I've got three rows of spinach going, each row a different variety - Summer Perfection, Verdil, and Monstreux D'Viroflay.

And finally, bed #4, recently sown with a cover crop blend.

I will allow this mix to grow until about mid-April and then turn it in as a green manure. It should have enough time to break down so that I can plant my solanums in this bed sometime around the end of May or the beginning of June.

That's the garden at the end of February, perhaps a bit further along than it would be if we were having a more normal winter. I think it's in much better shape than it was at this time last year, however, I was traveling for the last week of January and the first two weeks of February last year so I wasn't around to get an early spring garden going. Back in February 2012 I was clearing out my beds and moving soil aside so that I could have the old planting beds replaced with the big boxes that I have now. 2011 was a rather mixed bag in the garden with more overwintered vegetables but fewer new starts - and big surprise, we had snow in the first week of March (I forgot about that, that's one reasone it's fun to blog about the garden). 2010 had somewhat normal rainfall and the vegetables were growing without any supplemental irrigation. 2009 was a wet one and it seemed that a river ran through the garden. It seems that I didn't really have much by way of spring sowings going in February that year - probably too wet to get out to the garden. And that's about as far back as I've done garden tours and it seems that I really don't have a "normal" year to compare to!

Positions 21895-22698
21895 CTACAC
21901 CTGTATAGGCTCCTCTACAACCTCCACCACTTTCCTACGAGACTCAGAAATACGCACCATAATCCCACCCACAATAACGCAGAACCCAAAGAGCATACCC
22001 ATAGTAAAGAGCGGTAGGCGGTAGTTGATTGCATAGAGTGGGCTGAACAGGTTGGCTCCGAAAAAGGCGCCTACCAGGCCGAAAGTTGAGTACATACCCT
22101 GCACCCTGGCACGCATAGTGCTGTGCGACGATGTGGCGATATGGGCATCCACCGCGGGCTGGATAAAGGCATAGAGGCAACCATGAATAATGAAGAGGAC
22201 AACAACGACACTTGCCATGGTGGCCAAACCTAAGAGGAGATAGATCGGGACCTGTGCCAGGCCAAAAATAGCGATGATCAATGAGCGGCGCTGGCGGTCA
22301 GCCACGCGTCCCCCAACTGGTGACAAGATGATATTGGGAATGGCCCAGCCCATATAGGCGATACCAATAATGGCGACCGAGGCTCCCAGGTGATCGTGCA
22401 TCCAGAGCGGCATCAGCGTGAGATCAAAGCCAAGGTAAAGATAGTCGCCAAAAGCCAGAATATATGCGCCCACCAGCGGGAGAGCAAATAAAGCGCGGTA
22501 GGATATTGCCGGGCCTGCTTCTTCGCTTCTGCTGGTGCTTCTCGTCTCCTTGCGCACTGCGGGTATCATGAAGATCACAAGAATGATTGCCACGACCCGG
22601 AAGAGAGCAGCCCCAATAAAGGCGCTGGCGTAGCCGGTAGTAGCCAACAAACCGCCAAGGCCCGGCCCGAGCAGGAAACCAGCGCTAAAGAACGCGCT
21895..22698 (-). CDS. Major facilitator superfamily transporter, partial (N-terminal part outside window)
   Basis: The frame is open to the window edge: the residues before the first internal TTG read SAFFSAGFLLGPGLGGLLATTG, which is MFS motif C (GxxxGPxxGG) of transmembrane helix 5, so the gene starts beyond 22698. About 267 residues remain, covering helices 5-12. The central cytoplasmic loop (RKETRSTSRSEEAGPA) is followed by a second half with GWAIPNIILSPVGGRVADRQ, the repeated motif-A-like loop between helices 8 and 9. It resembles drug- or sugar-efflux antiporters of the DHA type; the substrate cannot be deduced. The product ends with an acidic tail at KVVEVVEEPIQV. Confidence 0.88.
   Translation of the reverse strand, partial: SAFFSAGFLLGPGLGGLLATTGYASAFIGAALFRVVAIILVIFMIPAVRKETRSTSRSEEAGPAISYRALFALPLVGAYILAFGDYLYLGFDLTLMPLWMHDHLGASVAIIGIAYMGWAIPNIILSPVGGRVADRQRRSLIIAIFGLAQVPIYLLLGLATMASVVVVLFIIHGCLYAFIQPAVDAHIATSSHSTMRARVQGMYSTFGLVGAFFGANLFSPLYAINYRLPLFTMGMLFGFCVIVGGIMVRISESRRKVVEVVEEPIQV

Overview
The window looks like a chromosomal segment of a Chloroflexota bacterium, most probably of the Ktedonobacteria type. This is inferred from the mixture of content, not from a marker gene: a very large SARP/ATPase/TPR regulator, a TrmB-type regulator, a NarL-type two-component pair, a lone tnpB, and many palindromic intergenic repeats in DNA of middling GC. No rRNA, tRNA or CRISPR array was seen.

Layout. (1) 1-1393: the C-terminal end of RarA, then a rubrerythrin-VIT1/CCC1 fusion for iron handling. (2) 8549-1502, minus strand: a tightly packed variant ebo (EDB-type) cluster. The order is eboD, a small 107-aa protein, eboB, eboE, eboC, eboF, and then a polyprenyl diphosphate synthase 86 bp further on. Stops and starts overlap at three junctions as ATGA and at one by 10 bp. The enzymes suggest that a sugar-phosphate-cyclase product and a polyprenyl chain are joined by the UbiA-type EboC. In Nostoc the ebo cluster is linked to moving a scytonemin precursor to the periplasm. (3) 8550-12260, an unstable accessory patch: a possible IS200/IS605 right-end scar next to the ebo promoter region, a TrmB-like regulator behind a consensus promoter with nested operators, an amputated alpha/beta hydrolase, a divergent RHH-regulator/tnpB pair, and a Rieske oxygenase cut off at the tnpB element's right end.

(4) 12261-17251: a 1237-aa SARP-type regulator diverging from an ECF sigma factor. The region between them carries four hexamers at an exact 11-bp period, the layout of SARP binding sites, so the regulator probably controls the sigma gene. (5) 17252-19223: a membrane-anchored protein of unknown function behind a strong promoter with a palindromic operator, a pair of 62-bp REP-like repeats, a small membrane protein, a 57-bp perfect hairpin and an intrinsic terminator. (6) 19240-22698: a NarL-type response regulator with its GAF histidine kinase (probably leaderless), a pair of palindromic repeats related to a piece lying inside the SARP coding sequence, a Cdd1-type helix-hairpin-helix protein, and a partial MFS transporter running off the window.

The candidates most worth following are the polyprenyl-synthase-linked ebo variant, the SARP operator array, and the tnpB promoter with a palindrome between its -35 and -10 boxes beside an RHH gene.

1. Your garden looks beautiful. It really makes me want spring to come now. But we are going to see single digits for the next couple of nights. Brrrr. I swear it is almost March. I'm supposed to plant my peas on St. Patrick's day around here. I'm not sure that the ground will be unfrozen by then.

  2. Michelle is the micromesh from Johnny's? What kind of supports are you using under the bird netting?
    Your garden looks great, as usual. What great variety you maintain!

    1. Julie, the micromesh is from Territorial Seeds. The supports for the bird netting are 3-foot rebar stakes with old holey 5/8-inch mainline irrigation tubing shoved over the stakes to make a hoop of sorts.

  3. You've been busy, your garden is beautiful, can't believe you have fava blooms already.

  4. Great stuff and super photo's, here in zone 5 - I am an early bird because I am just starting a few things under the lights.

  5. So wonderful is your garden. I like vegetable. Your garden is full of green. Great job.